Have you ever been sitting in a restaurant and watched someone add multiple pink, blue or yellow packets to their food or drink? Whenever I see one of these "packet aficionados," I just want to lean over and ask, "What's wrong with good old-fashioned sugar?"
Some days I feel like I am "sweet talking" all day long. Many clients I see in my practice have come to believe that artificial sweeteners are a healthier way to satisfy their cravings for sweet. Unfortunately, they're not.
As a culture, how did we get so sweet obsessed, anyway? Like MTV, The Simpsons and Cyndi Lauper, they came to fame in the 1980s.
How Sweet is Sweet Enough?
In the 80's, the fat-free revolution hit the shelves. We were told fat was the villain -- as long as you avoided fat, all would be well. But, what happens when you take away fat (and its resulting flavor)? Manufacturers were left with a handful of options to flavor their products -- namely sugar or non-nutritive artificial sweeteners, thereby creating a generation who preferred sweet and sweeter.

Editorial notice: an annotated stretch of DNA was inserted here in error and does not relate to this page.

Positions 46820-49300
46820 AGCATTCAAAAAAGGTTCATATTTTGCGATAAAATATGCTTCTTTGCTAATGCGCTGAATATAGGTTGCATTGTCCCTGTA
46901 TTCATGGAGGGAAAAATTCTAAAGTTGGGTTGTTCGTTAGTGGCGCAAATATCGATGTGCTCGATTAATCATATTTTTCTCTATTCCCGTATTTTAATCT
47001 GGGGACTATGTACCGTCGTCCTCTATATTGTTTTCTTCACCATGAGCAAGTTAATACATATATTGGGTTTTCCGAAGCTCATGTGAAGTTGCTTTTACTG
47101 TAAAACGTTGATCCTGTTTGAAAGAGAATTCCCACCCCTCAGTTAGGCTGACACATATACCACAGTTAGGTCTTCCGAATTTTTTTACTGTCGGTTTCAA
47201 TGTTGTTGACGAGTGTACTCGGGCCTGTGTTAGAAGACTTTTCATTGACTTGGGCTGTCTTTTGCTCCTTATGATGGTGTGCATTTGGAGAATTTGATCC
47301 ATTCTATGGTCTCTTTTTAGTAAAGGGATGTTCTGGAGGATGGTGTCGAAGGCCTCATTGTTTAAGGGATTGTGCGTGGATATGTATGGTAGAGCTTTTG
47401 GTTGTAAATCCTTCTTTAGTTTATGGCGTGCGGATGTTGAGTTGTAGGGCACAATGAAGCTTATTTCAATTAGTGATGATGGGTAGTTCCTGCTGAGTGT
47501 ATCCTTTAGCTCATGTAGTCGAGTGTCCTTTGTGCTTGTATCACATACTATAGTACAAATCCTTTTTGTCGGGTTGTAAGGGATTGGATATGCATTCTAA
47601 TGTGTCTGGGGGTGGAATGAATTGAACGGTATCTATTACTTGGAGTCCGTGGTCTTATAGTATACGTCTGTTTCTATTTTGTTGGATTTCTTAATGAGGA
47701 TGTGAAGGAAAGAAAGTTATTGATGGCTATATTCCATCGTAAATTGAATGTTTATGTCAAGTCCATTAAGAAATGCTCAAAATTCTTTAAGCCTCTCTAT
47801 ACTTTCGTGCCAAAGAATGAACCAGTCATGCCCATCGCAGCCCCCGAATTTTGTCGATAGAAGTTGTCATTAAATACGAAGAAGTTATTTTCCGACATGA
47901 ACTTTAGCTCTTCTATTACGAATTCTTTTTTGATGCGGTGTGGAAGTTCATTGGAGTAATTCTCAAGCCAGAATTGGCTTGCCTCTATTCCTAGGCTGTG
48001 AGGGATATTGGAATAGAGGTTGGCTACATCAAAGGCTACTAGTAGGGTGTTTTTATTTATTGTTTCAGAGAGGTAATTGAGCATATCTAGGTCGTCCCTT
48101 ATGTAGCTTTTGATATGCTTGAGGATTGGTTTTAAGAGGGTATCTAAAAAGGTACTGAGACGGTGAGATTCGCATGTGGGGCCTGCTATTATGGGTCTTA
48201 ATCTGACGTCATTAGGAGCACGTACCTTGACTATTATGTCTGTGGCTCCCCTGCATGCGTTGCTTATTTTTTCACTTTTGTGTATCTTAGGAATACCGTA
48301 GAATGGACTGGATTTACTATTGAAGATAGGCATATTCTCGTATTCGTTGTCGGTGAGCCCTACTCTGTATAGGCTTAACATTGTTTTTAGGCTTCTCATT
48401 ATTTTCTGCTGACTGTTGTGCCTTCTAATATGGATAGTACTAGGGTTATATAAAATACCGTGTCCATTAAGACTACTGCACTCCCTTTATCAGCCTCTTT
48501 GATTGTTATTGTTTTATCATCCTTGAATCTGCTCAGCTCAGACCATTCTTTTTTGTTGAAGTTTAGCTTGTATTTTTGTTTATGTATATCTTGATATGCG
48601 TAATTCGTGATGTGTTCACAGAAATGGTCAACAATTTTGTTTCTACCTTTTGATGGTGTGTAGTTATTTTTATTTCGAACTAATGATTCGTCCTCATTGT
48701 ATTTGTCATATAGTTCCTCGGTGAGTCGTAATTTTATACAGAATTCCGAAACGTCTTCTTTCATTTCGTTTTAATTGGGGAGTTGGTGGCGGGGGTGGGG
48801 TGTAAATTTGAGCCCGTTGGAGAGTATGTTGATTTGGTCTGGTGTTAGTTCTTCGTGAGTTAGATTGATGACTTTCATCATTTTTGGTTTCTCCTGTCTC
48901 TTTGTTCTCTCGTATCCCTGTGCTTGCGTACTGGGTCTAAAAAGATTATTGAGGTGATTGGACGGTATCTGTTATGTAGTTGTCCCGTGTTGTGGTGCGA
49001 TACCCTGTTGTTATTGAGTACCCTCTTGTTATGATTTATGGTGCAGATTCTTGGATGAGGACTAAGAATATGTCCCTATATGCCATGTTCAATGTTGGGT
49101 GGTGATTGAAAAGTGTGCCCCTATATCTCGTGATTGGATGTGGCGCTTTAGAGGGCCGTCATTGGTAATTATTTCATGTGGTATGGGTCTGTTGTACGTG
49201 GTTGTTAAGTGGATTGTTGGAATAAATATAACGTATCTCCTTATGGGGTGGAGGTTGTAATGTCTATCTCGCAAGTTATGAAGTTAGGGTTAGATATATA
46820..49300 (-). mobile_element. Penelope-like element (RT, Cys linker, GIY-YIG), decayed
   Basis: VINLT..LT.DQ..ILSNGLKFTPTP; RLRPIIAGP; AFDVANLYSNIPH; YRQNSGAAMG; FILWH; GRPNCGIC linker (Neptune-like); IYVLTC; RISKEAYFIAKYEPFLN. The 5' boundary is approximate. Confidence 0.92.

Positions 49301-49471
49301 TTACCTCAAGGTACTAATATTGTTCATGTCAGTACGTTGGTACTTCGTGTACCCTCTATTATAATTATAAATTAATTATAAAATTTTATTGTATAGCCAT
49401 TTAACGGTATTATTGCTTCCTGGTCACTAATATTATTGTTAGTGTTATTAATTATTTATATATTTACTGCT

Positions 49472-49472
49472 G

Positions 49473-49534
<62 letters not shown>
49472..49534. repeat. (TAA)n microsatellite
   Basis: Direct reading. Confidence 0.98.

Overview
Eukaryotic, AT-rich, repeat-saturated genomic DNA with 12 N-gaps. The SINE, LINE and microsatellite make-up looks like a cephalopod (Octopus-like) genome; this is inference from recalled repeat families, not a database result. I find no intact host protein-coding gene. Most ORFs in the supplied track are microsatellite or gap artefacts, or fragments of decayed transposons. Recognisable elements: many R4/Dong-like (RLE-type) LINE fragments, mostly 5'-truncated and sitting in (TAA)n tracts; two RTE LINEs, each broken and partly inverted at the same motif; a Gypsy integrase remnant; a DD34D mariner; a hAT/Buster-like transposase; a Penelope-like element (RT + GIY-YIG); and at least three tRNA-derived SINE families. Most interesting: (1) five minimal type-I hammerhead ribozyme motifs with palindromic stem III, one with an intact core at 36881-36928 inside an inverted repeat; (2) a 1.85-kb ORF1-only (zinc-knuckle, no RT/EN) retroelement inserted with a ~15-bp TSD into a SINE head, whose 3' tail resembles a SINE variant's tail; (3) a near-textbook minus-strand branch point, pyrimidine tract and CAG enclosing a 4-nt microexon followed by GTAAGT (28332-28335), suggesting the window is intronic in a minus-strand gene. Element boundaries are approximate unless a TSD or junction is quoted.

This conditioning has led us to where we are today -- wanting to satisfy our sweet tooth without ramifications. The result? More and more new sweeteners are born each decade.
Non-nutritive sweeteners range from half as sweet as sugar to many times sweeter than sugar, with the average being 200-300 times sweeter than sugar. Which leads me to ponder: just how sweet does sweet need to be?
Fuel, Don't Fool Your Body
Today, many well-known diet programs and health care professionals advocate the use of sweeteners to decrease the amount of sugar and calories a person takes in. What's interesting, however, is that the longer these sweeteners have been on the market, the more obese our nation has become.